The sustained vasospasm and diminished flow of blood through the microcirculation brings about a state of hypoperfusion of the brain parenchyma that can last from hours to days after the traumatic event (Bouma and Muizelaar, Morales et al., Coles et al., Inoue et al., Oertel et al.). [49],[53],[54],[55],[56] Under prolonged hypoxia, brain cells and synaptic circuits are compromised, which may impact on lasting behavioral deficits and neurological outcome. Other pathologies such as petechial (e.g., perivascular) bleeding and formation of microthrombi or capillary plugs have been observed in several trauma models. An important distinction related to the development of the injury would be whether these pathologies develop immediately after initial trauma or over time, which results in the recognition of the “primary injuries” and “secondary injuries.” Thus, a “primary injury” is the result of mechanical force applied to the brain tissue, which acutely produces direct injury to neurons, neuronal processes, glia cells, and blood vessels. However, while such injury usually brings about the pathologies mentioned above, some of their associated pathophysiologies and deleterious effects may not develop immediately but over the course of time, which may lead to accruement of primary tissue damage, thus resulting in the “secondary injury.” As the time window between primary and secondary injuries can be in the order of weeks to months (and sometimes years), much research today is designed to develop therapeutic interventions to prevent the development of secondary injuries. An example of primary and secondary injuries may relate to events associated with a focal contusion to the brain. Thus, at the side of impact, the primary injury would primarily consist of an area that would include rapidly dying nerve cells, glia cells, and vascular cells, together with varying degrees of hemorrhaging, the extent of this injury being proportional to the severity of the impact. However, in the course of time, a secondary injury affecting areas close or distant to the primary one would ensue, in this case its extent determined by the severity of the primary injury.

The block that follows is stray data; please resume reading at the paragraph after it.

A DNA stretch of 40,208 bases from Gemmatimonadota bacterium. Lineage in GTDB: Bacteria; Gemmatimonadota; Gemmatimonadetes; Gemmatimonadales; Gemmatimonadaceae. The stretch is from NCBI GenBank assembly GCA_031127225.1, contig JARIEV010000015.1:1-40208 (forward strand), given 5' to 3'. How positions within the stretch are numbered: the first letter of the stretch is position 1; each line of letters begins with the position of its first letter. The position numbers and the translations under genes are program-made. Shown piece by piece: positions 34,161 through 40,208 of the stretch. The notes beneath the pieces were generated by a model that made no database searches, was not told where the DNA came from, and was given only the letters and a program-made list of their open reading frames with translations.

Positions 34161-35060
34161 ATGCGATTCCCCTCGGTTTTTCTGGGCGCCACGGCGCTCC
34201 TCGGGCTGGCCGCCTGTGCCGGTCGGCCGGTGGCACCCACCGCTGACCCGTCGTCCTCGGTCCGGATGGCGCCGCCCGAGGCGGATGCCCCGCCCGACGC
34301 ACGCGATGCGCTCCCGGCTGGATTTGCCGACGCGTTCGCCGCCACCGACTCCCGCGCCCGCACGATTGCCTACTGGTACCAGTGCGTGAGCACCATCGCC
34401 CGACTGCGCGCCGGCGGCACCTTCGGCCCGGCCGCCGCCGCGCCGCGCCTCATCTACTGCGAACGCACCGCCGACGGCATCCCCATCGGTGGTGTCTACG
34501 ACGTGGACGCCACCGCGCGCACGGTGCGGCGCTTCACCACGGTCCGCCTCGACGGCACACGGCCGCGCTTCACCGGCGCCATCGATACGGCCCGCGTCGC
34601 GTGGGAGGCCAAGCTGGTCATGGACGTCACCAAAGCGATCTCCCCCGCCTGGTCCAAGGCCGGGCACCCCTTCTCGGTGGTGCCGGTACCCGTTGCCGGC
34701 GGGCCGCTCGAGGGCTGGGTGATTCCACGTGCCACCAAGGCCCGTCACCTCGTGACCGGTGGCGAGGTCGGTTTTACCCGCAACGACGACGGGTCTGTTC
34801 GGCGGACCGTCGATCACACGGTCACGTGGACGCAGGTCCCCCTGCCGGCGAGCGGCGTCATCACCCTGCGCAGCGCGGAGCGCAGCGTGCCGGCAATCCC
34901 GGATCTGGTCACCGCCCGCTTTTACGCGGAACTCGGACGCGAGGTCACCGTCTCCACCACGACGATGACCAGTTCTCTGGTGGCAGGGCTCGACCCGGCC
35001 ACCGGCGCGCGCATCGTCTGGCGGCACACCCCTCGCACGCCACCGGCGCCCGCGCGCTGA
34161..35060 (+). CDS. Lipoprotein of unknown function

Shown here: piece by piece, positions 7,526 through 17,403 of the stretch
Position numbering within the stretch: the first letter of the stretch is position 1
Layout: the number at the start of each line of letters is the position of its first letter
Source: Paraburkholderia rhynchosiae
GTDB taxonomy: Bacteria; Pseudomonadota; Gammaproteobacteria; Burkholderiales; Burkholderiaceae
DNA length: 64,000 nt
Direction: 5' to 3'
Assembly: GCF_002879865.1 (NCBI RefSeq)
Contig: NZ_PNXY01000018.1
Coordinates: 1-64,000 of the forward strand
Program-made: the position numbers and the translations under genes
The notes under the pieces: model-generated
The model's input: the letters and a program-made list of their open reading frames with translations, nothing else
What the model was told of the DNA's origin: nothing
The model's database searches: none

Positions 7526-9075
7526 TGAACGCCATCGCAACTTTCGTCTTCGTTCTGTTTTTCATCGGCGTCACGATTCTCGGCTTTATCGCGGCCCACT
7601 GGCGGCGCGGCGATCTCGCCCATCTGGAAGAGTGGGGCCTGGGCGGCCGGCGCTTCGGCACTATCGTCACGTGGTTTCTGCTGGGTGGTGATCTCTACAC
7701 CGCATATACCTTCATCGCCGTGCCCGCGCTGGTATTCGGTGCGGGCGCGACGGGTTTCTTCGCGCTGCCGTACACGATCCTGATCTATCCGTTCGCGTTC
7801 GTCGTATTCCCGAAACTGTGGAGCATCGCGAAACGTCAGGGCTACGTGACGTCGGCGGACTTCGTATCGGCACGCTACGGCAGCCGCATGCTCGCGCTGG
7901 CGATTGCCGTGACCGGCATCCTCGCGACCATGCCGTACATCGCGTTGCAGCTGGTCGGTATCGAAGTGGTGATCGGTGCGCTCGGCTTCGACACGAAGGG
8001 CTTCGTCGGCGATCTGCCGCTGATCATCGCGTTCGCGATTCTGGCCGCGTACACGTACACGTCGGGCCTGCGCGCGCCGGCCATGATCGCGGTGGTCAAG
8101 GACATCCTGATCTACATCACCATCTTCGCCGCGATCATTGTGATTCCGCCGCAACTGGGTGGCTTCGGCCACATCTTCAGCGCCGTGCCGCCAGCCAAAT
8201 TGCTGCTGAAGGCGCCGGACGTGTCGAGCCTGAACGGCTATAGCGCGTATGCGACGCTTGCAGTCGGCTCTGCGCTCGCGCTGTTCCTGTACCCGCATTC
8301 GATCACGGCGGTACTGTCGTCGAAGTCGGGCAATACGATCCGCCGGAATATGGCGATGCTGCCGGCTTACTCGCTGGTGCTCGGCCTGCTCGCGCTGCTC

Documented morphologic alterations to neurons, their processes, and to blood vessels include changes in the normal ultrastructure of the nerve cell body, dendrites, and the axon (Marmarou et al.; Rafols et al.; Kallakuri et al.). [3],[32],[52] Morphological alteration of the cytoskeleton in the dendrites and axon with accompanying loss of shape and orientation of the processes has been widely observed. The most prominent in concussive, closed-head type injuries is the occurrence of diffuse axonal injury (DAI). As early as 1956, diffuse degeneration in white matter bundles that lead to permanent incapacitation was found in human patients with closed-head injuries (Strich). [57] Subsequent TBI studies demonstrated a correlation of injury severity with white matter integrity (Arfanakis et al.; Gupta et al.; Inglese et al.; Benson et al.; Rafols et al.; Wang et al.; Marquez de la Plata et al.). [58],[59],[60],[61],[62],[63],[64] The pathophysiology leading to DAI has been reviewed by Povlishock (2006). Briefly shearing forces transmitted through the brain after impact is thought to cause permeability changes and increased membrane poration of axons in the long tracts of white matter. Signal transduction then would lead to elevated intracellular calcium, activation of cysteine proteases such as calpain, degradation of neurofilaments, and ultimate fragmentation of the axon (Povlishock and Karz; Buki and Povlishock). [65],[66] Another cause for DAI may be a secondary effect from the state of hypoperfusion immediately after TBI (see below). Thus, under insufficient oxygen delivery and increased anaerobic glycolysis, lactic acidosis accumulates, which alters membrane permeability due to the formation of reactive oxygen species (ROS) species and lipid peroxidation of membrane unsaturated fatty acids. As a consequence of these cellular and molecular events, the ensuing anterograde (i.e., Wallerian) axonal degeneration would lead to destruction of axon terminal branches, synaptic loss, and disruption of neural circuits underlying cognitive, sensory, and motor impairments afflicting many TBI patients.